Friday, October 04, 2019

Free Oracle Cloud: 12. Create a 2nd Compute Instance and a Load Balancer

This post is part of a series of blog posts on the Best and Cheapest Oracle APEX hosting: Free Oracle Cloud.

In my blog post Create a VM Instance (Compute Cloud) we created a VM instance in the Free Oracle Cloud. The cool thing is that you get two VMs for free. In this post, we will set up the other always free compute instance.

Just like when we created our first instance, hit the Create a VM instance:


Give your instance a name and before I just hit the Create button, BUT this time you want to create the Show Shape, Network and Storage Options first:


The most important part of that screen is the "Assign public IP address" section. If you don't need this Compute instance to be accessible from the internet you can ignore it, but if you want to host a website, for example, you might want to check it. If you didn't do it, you can always add a public IP later, but I personally found it cumbersome and hard to understand the network piece. I had to do many different steps to get it to work to have an internet connection to that machine, while when you have a public IP address, Oracle does everything for you... anyway, it depends on your use case what you need, but I do want to highlight it. Also, it seems that the default changed from when I wrote the first post; by default, you don't have a public IP address. It might be that Oracle is trying to push you to use a Load Balancer (see later on in this blog post) and that might actually make sense.



Clicking the Create button will show that your instance is being provisioned.


When you go back to the overview you should see both of your Always Free Compute instances:


Clicking on the name, you will get the details. This screenshot shows when you don't specify a public IP address.


To access that machine, as it doesn't have a public IP, I connected to my first instance and from there, as I am on the subnet, I can connect to the Private IP Address:


An alternative for a URL to go directly to your VM instance is to front it with a Load Balancer.

Which brings us to the Load Balancer topic. With the Always Free Oracle Cloud, we also get a Load Balancer for free. There are different use cases for using a Load Balancer, but here are my own reasons why I have used a Load Balancer before:

  1. Distribute the traffic automatically over different machines. For example, when you use our APEX Office Print (AOP) Cloud you will actually hit our load balancer, behind the load balancer we have two to five different machines. It's not only to handle the large number of prints we get, but it also makes our lives easier when we want to upgrade without downtime. We upgrade one clone instance, and when done, new machines are brought online and old ones are shutdown. We patch our own service with zero downtime.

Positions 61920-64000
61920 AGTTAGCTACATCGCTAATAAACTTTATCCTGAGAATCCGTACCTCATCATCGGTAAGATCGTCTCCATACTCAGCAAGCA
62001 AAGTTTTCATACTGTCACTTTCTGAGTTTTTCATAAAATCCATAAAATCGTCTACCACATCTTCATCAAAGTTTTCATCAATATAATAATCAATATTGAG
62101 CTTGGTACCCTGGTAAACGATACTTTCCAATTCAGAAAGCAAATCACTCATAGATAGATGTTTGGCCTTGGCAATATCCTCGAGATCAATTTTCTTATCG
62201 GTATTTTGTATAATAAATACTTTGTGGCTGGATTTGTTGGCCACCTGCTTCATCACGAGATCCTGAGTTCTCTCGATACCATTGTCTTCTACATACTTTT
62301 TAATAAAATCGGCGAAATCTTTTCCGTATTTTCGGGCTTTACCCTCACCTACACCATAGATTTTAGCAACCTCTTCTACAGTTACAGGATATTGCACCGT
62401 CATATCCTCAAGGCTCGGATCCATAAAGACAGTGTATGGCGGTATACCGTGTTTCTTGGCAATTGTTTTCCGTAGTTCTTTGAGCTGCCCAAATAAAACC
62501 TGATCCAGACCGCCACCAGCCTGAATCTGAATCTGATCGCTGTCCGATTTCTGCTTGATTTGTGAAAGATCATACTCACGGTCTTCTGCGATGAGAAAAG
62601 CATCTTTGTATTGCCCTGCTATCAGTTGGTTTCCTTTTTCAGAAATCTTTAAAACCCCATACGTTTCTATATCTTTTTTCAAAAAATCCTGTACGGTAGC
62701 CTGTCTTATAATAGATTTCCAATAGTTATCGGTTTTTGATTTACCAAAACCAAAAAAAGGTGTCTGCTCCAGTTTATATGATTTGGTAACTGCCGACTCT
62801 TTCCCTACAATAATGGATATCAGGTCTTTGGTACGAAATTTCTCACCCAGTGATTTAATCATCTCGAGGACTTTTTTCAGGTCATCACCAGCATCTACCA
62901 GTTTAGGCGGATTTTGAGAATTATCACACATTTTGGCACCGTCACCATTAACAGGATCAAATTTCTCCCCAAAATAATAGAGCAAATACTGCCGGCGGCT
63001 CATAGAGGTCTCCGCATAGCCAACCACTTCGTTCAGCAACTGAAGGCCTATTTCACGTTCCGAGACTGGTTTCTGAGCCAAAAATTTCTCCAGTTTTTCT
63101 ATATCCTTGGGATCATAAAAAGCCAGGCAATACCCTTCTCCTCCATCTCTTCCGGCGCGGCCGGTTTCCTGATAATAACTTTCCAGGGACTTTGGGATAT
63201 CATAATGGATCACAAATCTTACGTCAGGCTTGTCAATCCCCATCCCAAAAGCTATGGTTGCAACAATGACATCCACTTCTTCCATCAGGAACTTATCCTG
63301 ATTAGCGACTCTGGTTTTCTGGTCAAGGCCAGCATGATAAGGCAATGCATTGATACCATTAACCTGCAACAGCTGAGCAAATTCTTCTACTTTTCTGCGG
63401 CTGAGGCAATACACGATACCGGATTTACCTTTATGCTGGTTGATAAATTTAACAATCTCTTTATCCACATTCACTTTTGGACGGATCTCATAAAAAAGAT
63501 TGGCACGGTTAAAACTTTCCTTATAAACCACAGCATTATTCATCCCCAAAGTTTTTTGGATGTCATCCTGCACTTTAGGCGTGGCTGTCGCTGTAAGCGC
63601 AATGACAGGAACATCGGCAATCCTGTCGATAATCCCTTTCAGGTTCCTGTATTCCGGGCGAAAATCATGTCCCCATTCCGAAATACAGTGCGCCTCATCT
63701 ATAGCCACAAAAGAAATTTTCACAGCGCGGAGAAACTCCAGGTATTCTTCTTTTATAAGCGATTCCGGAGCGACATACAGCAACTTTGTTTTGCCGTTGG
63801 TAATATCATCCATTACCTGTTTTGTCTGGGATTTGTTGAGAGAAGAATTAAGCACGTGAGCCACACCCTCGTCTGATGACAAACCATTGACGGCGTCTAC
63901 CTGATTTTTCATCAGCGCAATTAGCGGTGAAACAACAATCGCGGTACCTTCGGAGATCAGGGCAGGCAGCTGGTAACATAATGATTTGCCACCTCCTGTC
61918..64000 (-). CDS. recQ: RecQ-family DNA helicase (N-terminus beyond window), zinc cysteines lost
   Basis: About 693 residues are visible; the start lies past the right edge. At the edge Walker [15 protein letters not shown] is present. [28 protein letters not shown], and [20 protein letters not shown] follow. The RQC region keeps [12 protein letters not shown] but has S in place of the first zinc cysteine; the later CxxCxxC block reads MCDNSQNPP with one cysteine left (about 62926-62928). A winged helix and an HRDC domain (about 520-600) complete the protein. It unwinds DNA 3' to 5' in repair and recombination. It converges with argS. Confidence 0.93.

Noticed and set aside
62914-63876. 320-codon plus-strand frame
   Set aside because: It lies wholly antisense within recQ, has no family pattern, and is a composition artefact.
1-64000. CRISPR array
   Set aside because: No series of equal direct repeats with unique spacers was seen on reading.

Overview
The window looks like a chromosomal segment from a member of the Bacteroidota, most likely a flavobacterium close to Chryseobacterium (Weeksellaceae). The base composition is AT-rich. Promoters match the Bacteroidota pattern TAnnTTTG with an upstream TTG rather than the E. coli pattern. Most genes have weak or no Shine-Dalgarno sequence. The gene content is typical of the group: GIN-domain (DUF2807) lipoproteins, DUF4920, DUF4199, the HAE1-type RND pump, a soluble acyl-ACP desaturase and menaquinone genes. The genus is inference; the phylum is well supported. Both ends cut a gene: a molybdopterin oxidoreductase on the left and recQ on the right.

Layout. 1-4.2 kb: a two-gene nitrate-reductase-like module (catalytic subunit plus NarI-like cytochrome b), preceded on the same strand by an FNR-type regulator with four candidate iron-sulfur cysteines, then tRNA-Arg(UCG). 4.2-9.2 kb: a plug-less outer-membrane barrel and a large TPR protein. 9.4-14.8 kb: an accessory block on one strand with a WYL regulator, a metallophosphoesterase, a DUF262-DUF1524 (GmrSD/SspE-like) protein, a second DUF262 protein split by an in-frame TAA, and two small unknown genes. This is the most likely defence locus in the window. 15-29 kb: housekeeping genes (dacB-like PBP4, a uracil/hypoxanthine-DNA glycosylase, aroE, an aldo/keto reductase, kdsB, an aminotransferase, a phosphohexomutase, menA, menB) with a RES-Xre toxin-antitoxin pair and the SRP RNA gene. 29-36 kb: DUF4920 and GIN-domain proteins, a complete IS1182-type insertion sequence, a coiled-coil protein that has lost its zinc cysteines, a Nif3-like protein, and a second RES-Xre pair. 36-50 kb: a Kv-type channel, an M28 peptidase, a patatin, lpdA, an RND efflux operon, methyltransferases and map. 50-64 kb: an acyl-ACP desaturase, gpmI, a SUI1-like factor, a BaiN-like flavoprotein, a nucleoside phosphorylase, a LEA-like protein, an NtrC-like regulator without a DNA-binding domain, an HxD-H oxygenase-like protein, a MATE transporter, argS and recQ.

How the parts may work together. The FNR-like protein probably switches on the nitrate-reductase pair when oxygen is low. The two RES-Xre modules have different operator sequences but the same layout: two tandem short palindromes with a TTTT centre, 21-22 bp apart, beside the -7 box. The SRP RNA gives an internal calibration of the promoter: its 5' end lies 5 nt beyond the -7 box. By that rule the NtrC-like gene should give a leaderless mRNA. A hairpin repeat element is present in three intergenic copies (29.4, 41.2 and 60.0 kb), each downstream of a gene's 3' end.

2. The Load Balancer has the SSL certificate and handles the HTTPS requests while the backend servers have HTTP.
  3. On a Load Balancer, you have integrated health checks, so you can be warned when things go wrong, even when there's only one server behind the Load Balancer.

So lets get started to set up a Load Balancer in the Oracle Cloud:

Click on Networking > Load Balancers:


Click the Create Load Balancer button:


It will ask for a name and type. For the Always free instance, use Micro with Maximum Total Bandwidth.
By default Small is selected, so don't forget to change it:


Next you want to add a Backend to this Load Balancer, so click the Add Backends button:


In the pop-up you can select the instances you want to put behind this Load Balancer:


Furthermore, on the screen you can select a Health Check Policy:


In the next step, you can upload the SSL certificate, in case you want the Load Balancer to be accessible through HTTPS. You can also choose to just configure the Load Balancer for HTTP (which I don't recommend):


Hit the Create Load Balancer and you will get an overview that the Load Balancer is being created:


Once it's ready the icon turns green and you will see the Public IP Address of your Load Balancer:


Instead of putting the IP Address of your instance directly in the DNS of your domain name, you put the IP Address of the Load Balancer in.

A Load Balancer can do much more, you can have different Rules, SSL tunneling, etc. You can read more about that in the online documentation.

Hopefully, now you know how to set up a second compute instance and you have an idea what a Load Balancer can do for you.

We are almost done with this series... but you definitely want to read the next blog post, which is the last one where I give some important information to keep your Always Free instance running.

3 comments:

habib said...

As APEX almost fully runs inside the database, will load balancing the web server really make any difference in performance?

Also what if the database tier goes down? The web server will be running but APEX will not? How to handle that?

Will be thankful for your help.

Habib

Corner said...

Dimitri, thank you again - there are all timely and easy-to-follow tutorials.

My question is can we use LetsEncrypt's Certbot to manage SSL certificates in case of Oracle Load Balancer?

Dimitri Gielis said...

Hi Habib,

Doing load balancing at this stage isn't much of an effect.
If ORDS could be on the two compute virtual machines, it might help when you have a busy site.

The Loadbalancer is more to monitor or put something in maintenance mode more easily.

Hope that helps,
Dimitri